5. Business hours are necessary for sanity. To not suffer burnout as a teacher, you need a system for keeping your work life and home life separate. You will be much happier if you are not “on call” 24 hours a day. Do yourself a favor and try to leave your work at work. When you walk out the school doors, there are no more emails, no more quizzes to grade, no more plans to plan until you return the next day. Keep your weekends open for yourself and your family as much as humanly possible. Listen: Even though you are a teacher, you are allowed to have a life. It will make you a better teacher. If you struggle with this, find someone who has it figured out, and learn their ways.
6. Clean slate club. This is one of those cliches that is actually true. If something doesn’t go well in one of your classes, it’s easy to get sucked into negative thinking: you’re doing everything all wrong, your class is never going to be well-behaved, and Bobby in the front row hates your guts for being a lousy teacher. But then, the next day, you try again, and everything is okay again! (In all likelihood, Bobby in the front row has already forgotten the thing you stayed up all night agonizing about.) Students and teachers both bounce back very easily. Bad days may occur, but as long as you approach it with kindness and a desire to understand, a new day is always a clean slate.
7. Teachers disagree with each other a lot, but they are incredibly caring. No matter where you work, you’ll encounter other educators who have different opinions from yours. They may have different ideas about adopting new strategies or keeping old ones. They may hold on to a certain classroom management philosophy with an iron fist. They may just think your fashion sense is whack or misunderstand you on a fundamental level. Decisions are not always unanimous and meetings are not always harmonious. However, all of that falls away when you look at what these people do for kids. Teachers are extraordinarily caring people. They show it in different ways, but they are all kind, self-sacrificing people who want to help others in their own way. If you can tap into that commonality, it’s a lot easier to mediate differences of opinion.
8. Build your legacy! One of the most enjoyable things about being a teacher is the legend that builds up around you. What goes into that legend is sometimes within your control, and other times up to the whims of fate. Seriously, though, it’s amazing to hear kids say “I always heard that this was a great class” or “My older sister had you as her teacher and I’m excited that it’s my turn now.” The more and the longer you invest in your school community, the larger your legacy reaches. You start to feel more admiration and trust from your students, which is really the best feeling in the whole world.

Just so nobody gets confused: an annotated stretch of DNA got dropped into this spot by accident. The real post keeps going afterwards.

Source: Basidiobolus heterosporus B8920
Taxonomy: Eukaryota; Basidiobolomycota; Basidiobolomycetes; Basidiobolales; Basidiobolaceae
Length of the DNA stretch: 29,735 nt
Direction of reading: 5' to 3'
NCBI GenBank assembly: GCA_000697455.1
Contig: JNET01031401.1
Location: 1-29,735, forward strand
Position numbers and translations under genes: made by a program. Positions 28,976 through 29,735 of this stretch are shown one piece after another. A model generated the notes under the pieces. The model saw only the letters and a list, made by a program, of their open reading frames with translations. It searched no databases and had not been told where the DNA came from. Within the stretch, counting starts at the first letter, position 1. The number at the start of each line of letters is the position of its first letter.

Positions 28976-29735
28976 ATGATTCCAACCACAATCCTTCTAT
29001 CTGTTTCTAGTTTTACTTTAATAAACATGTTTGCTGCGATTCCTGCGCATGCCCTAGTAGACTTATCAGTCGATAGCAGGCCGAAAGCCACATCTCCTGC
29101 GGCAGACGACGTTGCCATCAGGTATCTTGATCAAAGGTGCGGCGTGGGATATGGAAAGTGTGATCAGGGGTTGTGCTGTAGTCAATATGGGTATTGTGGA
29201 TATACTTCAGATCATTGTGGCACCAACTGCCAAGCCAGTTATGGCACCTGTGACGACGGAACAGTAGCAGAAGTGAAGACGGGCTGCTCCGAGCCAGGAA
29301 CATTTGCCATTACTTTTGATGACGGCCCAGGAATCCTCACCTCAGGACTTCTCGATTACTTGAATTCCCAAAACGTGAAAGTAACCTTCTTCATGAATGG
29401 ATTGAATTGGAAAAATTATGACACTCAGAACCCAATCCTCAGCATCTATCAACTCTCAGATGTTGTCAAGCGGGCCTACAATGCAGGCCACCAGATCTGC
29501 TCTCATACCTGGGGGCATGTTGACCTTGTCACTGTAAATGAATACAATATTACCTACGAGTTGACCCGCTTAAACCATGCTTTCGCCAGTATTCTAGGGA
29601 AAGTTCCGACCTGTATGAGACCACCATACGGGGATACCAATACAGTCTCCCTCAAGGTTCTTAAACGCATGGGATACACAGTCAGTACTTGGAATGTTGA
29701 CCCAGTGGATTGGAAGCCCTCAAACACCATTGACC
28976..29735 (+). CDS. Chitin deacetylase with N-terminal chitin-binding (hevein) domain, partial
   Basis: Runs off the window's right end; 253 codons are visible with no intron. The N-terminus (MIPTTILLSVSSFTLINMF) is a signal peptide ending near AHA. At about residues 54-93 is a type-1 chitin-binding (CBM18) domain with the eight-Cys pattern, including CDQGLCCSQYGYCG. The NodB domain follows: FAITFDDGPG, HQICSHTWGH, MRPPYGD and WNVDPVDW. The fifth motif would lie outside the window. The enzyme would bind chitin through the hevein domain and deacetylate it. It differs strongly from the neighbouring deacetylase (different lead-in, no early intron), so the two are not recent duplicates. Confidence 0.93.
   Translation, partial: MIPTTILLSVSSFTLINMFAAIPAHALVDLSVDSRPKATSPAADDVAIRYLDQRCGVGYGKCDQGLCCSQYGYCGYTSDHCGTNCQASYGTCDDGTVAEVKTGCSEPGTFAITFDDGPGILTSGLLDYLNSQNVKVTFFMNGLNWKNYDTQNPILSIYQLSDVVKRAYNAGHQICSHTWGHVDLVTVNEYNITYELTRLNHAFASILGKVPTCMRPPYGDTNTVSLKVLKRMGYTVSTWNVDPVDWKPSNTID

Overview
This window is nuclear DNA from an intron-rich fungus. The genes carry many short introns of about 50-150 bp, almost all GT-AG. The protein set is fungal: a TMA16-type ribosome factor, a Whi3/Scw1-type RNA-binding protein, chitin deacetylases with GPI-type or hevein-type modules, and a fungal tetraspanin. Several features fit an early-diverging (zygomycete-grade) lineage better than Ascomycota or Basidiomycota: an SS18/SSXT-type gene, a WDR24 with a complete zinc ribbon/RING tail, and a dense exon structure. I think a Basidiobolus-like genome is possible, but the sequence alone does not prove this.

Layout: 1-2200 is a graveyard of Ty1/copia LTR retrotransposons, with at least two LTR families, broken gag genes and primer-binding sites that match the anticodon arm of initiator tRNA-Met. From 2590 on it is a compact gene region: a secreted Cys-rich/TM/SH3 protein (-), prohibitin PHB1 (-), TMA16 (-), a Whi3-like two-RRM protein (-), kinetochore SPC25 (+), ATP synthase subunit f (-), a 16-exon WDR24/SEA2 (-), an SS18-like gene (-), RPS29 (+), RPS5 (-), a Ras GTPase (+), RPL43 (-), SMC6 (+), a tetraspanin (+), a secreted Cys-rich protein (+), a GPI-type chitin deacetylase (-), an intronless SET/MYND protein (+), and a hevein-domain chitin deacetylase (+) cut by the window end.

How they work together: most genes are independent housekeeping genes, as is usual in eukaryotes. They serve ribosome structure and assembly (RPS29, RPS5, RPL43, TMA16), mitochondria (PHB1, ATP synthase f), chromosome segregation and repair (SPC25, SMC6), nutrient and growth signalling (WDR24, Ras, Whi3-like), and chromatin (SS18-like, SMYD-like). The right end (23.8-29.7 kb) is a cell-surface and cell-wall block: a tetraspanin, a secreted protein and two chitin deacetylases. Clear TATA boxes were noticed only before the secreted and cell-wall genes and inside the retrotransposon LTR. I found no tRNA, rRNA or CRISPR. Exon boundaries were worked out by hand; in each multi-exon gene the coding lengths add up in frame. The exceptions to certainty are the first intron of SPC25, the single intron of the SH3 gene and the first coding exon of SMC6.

9. Describe behavioral expectations in physical terms. This is a super effective classroom management strategy that has been invaluable to me over the years. When you want students to redirect and do something other than what they are doing, be direct and literal in your requests for compliance–tell them what to do physically to achieve the desired outcome. Instead of telling them “Pay attention,” ask them to “Look at my eyes with your eyes.” Instead of saying “stop bothering her,” say, “I want you to move your desk three feet to the left and turn it to face the window.” Instead of saying “Does everybody get it?” say “Take your notebook out. Draw a big smiley face if you understand and a frown if you don’t. Hold up your notebooks.” Works like a charm–whatever management challenge your class throws at you, if you can think up a physical direction to counter it, better results will follow.
10. Teaching keeps you young. Maybe you’ve seen that funny meme around that says something like “Teaching? Stressful? I feel great, and I’m only 32!” along with a photograph of a woman who could easily be 90+. It gives me a good guffaw. However, I have to say, some of the most supernaturally young-looking people I know happen to be teachers, and I don’t think it’s a coincidence. Surrounded by all that youthful energy keeps us hopeful, as long as we’re doing it right. We can’t sit still very long without someone needing our attention, and we laugh constantly because kids are often fun and hilarious. Plus we’re usually up on the newest weird slang, music, and fashion trends. We might even feel some extra pressure to stay hydrated with all those teenage athletes walking around with their giant Nalgene water bottles. Sure, the teacher is the oldest person in the room. But if you’re a teacher who enjoys your job, odds are that you have a youthful soul.
I’d like to end this post with a thank you, to all the remarkable students and colleagues who have blessed my life along this ten-year journey.
Thank you, Milwaukee School of Languages.
Thank you, St. John’s Northwestern Military Academy.
Thank you, Sheboygan Falls High School.
Thank you, Port Washington High School. It’s been my privilege. I think I’ll keep going.